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Charming Baker has had a string of international sell-out shows and amongst his legions of fans is a certain Mr Damien Hirst. Central London is the place to be this week as we gear up for the latest offering from the formidable self-governed artist and bonafide hot art ticket.
His work is figurative, painterly and traditional, yet even with the prettiest, pink-bowed bunny there resonates such unease. What can appear to be tiny bubbles floating around the rabbit's neck for example are in fact the imprints of shrapnel.
Baker's reputation as an 'urban artist' is probably down to his preferred use of a shotgun in many of his original works, but also his use of mark-making, inspired by the boards retrieved from skips, often drilled with holes, that he painted on before he could afford canvases.
In all fairness however, Charming Baker’s work is not ‘urban’ as we would associate the term with, say, graffiti art, but it does have a very raw essence to it. Something that reverberates even more so given that it is fine art painting, and very good painting at that.
For his new exhibition Every Thing Must Go, we are sure to see not only a sell-out of all works, but undoubtedly a new benchmark set for his prices. They are on the up and they don’t appear to be slowing.
The show will be like walking into a sweetshop, he says. 'I want it to be charming, reminiscent of old fashioned cartoons.' Baker's juxtaposition of nostalgia with sex and death is grown-up and playful, his work hauntingly beautiful and intentionally bothersome.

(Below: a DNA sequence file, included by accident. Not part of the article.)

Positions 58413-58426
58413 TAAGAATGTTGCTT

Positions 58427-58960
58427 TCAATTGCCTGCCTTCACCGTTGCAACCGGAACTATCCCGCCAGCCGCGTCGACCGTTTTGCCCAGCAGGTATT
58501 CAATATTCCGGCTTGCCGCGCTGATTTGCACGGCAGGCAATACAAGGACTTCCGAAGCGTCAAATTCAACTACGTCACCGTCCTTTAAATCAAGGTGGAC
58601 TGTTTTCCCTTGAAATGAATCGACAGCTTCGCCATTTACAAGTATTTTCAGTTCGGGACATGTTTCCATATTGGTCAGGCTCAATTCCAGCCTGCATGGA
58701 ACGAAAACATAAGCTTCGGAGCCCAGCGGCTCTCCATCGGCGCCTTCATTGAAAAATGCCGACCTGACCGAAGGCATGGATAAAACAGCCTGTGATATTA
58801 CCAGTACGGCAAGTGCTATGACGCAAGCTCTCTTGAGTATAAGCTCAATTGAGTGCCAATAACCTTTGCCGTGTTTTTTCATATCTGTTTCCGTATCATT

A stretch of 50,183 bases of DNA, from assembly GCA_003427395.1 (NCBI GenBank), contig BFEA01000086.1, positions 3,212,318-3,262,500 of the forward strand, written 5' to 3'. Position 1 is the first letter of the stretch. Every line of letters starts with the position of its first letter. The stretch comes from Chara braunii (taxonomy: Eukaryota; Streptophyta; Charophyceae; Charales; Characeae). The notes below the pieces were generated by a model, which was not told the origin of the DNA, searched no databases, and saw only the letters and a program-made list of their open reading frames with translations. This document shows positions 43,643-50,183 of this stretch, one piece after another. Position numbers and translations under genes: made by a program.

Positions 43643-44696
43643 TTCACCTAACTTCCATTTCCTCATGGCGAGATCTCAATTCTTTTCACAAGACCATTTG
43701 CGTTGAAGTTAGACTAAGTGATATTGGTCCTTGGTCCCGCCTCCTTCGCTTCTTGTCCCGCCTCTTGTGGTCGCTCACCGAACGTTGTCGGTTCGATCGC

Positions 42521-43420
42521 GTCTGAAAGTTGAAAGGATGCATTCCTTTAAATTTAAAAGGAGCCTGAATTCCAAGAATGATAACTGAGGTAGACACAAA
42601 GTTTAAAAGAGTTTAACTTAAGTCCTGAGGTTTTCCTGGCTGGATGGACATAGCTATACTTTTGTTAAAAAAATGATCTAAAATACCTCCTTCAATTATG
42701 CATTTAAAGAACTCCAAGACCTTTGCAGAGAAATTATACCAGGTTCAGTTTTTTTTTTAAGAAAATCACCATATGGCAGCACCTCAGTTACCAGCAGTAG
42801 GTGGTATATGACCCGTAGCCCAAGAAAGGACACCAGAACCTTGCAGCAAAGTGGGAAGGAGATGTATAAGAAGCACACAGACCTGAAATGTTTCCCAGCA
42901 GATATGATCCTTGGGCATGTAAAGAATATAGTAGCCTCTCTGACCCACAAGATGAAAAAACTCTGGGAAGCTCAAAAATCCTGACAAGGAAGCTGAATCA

'There's an impulse to understand' he says, 'but there's also a simplicity I love about a painting; there it is, so simple and with so much meaning. There's a lot of death in this show.' Why? 'Because it's looming. I see my parents getting old. Of course death poses the question of whether it's worth doing anything, but the answer is yes, because the moment is intensely important: the present transcends all knowledge of dark stuff.'
Baker certainly takes risks, not only painting dogs and boats and rabbits that could be ridiculed, but with the new darkness that pervades his latest work. In Not All The Things I Have Are All The Things I Want, he has painted two dead 'junky lovers' taken from forensic photographs posted online as warnings by bereaved parents.
Charming Baker works outside the gallery system, with a team of managers and promoters, but says he has no problem with galleries. Pat Magnarella, one of America's most successful music managers (Green Day; Goo Goo Dolls) has been behind Baker since 2009, promoting him in the same way he promotes bands. Shows are publicised like a record campaign, via fly posters, postcards and emails, and the private views are rock and roll: hip venues, club DJs, a proper bar and the beau monde in attendance.
Every Thing Must Go is open to the public from the 8th July on Mercer Street, only a stone’s throw from our London gallery, in the heart of Covent Garden.